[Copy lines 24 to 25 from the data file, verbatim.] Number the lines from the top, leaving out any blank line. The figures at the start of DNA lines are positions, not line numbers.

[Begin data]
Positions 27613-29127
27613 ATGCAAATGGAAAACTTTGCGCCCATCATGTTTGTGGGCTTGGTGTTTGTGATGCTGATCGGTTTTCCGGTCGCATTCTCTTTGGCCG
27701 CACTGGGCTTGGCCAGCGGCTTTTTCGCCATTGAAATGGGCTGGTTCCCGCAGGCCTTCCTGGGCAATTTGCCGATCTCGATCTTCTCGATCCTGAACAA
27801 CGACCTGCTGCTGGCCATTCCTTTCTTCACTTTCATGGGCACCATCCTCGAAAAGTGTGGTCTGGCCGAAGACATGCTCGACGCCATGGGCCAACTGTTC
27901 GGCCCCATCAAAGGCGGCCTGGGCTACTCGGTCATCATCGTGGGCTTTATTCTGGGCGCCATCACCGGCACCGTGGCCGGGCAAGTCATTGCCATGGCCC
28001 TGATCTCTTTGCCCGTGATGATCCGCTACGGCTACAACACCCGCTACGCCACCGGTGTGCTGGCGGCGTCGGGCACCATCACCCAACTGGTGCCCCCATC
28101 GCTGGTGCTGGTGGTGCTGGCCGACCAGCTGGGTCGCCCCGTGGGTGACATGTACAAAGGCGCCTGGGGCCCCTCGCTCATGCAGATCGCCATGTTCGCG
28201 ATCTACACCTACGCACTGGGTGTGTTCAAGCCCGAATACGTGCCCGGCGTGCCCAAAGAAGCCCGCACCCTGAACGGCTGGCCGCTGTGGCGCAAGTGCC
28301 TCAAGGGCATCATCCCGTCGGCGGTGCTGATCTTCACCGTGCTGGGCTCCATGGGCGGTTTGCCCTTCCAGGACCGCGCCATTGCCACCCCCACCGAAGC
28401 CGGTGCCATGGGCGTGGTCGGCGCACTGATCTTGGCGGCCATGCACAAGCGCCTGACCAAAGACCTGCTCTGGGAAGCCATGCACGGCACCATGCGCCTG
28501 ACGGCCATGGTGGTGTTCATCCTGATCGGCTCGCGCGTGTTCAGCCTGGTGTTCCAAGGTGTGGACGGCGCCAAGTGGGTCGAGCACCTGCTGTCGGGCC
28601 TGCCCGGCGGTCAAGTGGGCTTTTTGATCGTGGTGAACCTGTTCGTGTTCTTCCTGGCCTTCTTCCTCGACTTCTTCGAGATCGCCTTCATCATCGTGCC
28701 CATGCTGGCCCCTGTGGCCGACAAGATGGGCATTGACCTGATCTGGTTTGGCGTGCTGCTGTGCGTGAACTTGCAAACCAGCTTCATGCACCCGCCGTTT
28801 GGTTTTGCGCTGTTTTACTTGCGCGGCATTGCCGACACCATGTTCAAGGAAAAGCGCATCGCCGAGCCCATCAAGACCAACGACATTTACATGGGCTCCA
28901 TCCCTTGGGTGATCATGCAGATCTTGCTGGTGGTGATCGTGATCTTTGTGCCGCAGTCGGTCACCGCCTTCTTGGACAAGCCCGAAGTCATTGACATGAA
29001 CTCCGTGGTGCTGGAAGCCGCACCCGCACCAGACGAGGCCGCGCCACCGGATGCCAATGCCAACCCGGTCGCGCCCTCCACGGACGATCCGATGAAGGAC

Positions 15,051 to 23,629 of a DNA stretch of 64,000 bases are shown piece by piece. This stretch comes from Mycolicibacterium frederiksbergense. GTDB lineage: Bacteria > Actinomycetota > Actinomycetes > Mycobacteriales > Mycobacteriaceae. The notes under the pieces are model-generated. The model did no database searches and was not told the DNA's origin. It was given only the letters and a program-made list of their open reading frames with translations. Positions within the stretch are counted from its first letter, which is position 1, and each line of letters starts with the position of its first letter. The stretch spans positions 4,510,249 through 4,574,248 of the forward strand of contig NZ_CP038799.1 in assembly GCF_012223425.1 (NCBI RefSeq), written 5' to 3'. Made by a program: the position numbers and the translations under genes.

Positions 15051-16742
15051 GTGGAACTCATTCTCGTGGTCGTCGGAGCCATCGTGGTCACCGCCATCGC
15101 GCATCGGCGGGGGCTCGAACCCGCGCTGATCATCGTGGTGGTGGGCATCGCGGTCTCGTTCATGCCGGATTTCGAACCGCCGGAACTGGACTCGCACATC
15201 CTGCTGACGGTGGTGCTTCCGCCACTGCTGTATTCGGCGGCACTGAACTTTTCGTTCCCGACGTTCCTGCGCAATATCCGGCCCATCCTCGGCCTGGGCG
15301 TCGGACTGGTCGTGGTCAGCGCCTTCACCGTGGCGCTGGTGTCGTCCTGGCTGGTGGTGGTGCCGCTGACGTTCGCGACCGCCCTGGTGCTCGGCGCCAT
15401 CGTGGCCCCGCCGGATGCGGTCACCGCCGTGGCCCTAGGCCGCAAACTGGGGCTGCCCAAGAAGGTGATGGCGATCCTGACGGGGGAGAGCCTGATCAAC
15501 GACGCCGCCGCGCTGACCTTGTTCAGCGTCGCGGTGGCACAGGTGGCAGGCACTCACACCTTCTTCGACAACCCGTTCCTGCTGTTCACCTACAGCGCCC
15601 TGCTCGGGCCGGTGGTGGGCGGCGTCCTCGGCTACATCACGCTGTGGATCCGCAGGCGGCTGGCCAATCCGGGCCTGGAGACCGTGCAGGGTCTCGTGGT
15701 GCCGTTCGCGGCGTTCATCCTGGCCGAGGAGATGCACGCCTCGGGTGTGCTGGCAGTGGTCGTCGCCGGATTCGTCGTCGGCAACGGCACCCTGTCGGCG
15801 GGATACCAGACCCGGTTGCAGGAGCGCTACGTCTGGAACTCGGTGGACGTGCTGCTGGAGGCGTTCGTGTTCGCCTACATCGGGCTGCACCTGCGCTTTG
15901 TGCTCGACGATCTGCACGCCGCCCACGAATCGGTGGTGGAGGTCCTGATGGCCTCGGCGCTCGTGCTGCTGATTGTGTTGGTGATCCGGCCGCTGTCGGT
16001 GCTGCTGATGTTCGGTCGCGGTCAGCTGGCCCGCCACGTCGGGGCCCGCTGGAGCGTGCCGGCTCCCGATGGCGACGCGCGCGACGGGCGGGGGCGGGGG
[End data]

15501 GACGCCGCCGCGCTGACCTTGTTCAGCGTCGCGGTGGCACAGGTGGCAGGCACTCACACCTTCTTCGACAACCCGTTCCTGCTGTTCACCTACAGCGCCC
15601 TGCTCGGGCCGGTGGTGGGCGGCGTCCTCGGCTACATCACGCTGTGGATCCGCAGGCGGCTGGCCAATCCGGGCCTGGAGACCGTGCAGGGTCTCGTGGT